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Why Your Credit Score May Not Be As Good As You Think It Is

Daily Worth

If you’re in the market for a car or home loan, chances are you ran a free credit report to see how good (or bad) your score is. Maybe you’re feeling good about yourself, and then all of a sudden you’re denied outright.

What happened? Well, it’s likely because an individual can have dozens of credit scores, and your potential lender pulled one that deemed you less credit worthy than a different model. “On reports pulled the same day, I’ve seen credit scores vary by as much as 100 points across various scoring models,” writes Cassie Price, who worked in credit repair, for Daily Worth. “A potential lender may look at one score or three, and they may pull from different models for the same loan. The only score that matters is the one your lender is using.”

There are two main credit scoring models: FICO, which you’ve likely heard of, and VantageScore. And there are three credit reporting agencies (Equifax, Experian and Transunion) that collect different information on you at different times.

All three of the agencies create FICO scores and VantageScores, and let lenders decide which they want to use. According to Credit Karma, around 90 percent choose FICO scores. But lenders may also create their own scores, and VantageScore and FICO have also created different models for different financial products, including mortgages, auto loans, and bank cards. That means the score Lender A receives for your mortgage application may be different than the score Lender B receives to assess your worthiness for an auto loan.

There are also different updated versions of your FICO and VantageScores (the most widely used score, according to Forbes, is FICO 8). Here’s some historical background, courtesy of Bankrate:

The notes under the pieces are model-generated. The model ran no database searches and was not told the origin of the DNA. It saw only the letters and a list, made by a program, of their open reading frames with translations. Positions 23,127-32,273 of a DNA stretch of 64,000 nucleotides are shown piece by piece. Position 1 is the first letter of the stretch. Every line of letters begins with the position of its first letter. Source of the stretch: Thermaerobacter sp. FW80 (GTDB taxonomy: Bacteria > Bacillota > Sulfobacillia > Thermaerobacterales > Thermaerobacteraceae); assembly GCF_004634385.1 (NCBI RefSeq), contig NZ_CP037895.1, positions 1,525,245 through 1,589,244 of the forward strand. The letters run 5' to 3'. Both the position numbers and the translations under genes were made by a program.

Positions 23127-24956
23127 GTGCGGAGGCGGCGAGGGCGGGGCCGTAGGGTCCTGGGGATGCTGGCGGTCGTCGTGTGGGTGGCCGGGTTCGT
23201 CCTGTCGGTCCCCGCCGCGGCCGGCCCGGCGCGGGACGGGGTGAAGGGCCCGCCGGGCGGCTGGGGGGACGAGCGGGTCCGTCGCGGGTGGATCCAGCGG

The first FICO scores hit the scene in 1989. It (and its descendants) predicted the likelihood a consumer will become 90 days behind on payments over the next 24 months on different debt types. Over the years, the score has been poked, prodded and tweaked from its original formula to account for changes in consumer behavior and the lending landscape, says Frederic Huynh, senior principal scientist at FICO.

For example, FICO 8, introduced in 2009, penalizes isolated late payments less than previous scores, but punishes high balances on credit cards more. It ignores collection claims less than $100, and it reduces the benefit of authorized user accounts.

FICO 9, which has been introduced, “treat[s] medical debts less severely and bypass[es] paid collections accounts entirely.”

There’s not much you can do about all of your different scores—you can’t choose which one a lender uses, but it’s good to be aware of the fact that there is no single, all-determining score (you know, because credit scores and reports aren’t exactly fair or representative of you or your financial situation). But generally, your FICO score is a good indicator of what lenders will see. If you want to improve it, here’s a good guide.

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